November 2016

By | Cover Story | Published 8 years ago


Can it be said that our national interest is not in our national interest? Unarguably an enigmatic phrase, but it struck me as a valid expression of my somewhat confused thoughts about what exactly is in our national interest, and what this national interest dictates in terms of our individual and collective behaviour.

There have been some emotive references to national interest and to the demands of national security in the wake of Cyril Almeida’s report in Dawn about the proceedings of a high-level meeting held at the Prime Minister’s House on security matters. The headline said it all: “Act against militants or face international isolation, civilians tell military.”

I am not concerned here with the storm that was raised and how the corps commanders called it a “breach of national security.” Here is a pointed reference to Pakistan’s image in the world, its “international isolation.” But I am prompted to look at Pakistan’s domestic reality and what it means to live in this country. And the question I have is: what kind of ideas — that must have been outlined in our national interest — have shaped this society? What is the direction in which our successive rulers have steered this country?

Let me begin with a confession. I feel afraid of and intimidated by the dominating forces of extremism, intolerance and fanaticism that surround our daily existence. In spite of Zarb-e-Azb, the National Action Plan, and the manifestly earnest campaign against terrorism, the social environment remains oppressive and threatening. This, I would argue, is the outcome of how our national security policies were executed.

It is possible that the degradation of Pakistani society was an unintended consequence of the policies of our rulers. Since the military is seen to be at the helm in the national security sphere, one can assume that its inherent tendency should be towards modernisation. After all, it has to contend with new technology and also new ideas in a strategic sense. Or is it that the ruling ideas are so blinding that they did not look at the obvious side effects?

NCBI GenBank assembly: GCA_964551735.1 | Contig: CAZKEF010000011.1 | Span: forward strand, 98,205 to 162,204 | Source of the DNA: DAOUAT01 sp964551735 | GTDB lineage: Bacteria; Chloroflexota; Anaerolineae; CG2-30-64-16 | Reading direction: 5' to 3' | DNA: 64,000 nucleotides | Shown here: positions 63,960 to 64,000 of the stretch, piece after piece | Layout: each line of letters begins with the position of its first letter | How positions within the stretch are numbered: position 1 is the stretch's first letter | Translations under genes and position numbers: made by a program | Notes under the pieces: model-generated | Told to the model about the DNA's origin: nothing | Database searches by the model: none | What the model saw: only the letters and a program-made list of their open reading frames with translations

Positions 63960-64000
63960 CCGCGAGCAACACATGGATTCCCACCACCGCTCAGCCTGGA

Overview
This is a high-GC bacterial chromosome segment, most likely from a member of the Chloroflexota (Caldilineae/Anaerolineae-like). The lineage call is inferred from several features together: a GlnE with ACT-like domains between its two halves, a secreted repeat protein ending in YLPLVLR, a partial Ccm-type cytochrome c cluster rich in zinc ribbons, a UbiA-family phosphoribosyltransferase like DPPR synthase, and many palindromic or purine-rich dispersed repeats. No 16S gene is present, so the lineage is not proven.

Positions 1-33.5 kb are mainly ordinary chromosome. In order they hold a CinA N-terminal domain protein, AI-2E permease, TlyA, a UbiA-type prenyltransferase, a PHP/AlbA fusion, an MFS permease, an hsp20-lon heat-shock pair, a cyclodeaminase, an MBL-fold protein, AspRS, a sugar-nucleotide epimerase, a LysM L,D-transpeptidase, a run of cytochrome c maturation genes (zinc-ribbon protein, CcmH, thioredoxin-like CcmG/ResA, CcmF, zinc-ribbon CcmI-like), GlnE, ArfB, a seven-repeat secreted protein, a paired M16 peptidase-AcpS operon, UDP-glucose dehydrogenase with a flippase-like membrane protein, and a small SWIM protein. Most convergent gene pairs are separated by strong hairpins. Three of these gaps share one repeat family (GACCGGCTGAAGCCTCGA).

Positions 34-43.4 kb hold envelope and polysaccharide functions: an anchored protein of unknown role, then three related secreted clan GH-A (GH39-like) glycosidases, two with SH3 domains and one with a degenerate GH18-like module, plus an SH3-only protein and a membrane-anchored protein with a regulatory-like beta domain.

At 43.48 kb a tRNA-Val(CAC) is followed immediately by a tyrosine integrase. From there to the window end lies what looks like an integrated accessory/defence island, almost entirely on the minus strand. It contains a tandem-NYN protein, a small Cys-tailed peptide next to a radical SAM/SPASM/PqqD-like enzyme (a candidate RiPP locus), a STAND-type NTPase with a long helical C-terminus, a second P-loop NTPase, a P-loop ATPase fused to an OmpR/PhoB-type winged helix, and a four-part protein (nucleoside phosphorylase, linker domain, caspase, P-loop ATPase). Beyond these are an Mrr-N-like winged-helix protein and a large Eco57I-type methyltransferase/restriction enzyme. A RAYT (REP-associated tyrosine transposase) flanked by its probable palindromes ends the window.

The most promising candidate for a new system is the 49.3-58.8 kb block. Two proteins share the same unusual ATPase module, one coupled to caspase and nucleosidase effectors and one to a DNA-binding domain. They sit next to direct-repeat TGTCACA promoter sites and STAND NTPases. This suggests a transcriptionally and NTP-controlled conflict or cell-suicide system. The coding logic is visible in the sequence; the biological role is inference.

The political class also deserves a lot of credit for the decline and fall of Pakistani society, in terms of values that are associated with a modern democracy. The sectarian violence that we have suffered is just one measure of the policies of the government of Pakistan over so many years, beginning with Zia-ul-Haq’s jihad in Afghanistan.

What has happened to Pakistani society in the process is manifest at all levels. Our rank in the various international surveys that relate to human development and other sectors that can be quantified is always very depressing. The latest I have seen is that Pakistan ranks 106 out of 113 countries in terms of rule of law experienced by citizens.

Maulana Samiul Haq (L), chairman of the council for the defence of Afghanistan, coming out of his car for a press conference in Rawalpindi, some 25km from Islamabad, 19 September 2001. Haq told the press conference that the council, which consists of several main religious parties, decided to mark protests across the country against the Pakistani government for its support of the US. Unidentified aid of Haq is at right. (FILM) AFP PHOTO

Maulana Samiul Haq

But more meaningful are the intangible experiences of everyday life. I do not intend to draw a graphic picture of Pakistani society and concede that it may look different to different people. What I see as crucial is that the Pakistani mind has in some ways been Talibanised. It should not matter if this influence comes from the good or the bad Taliban.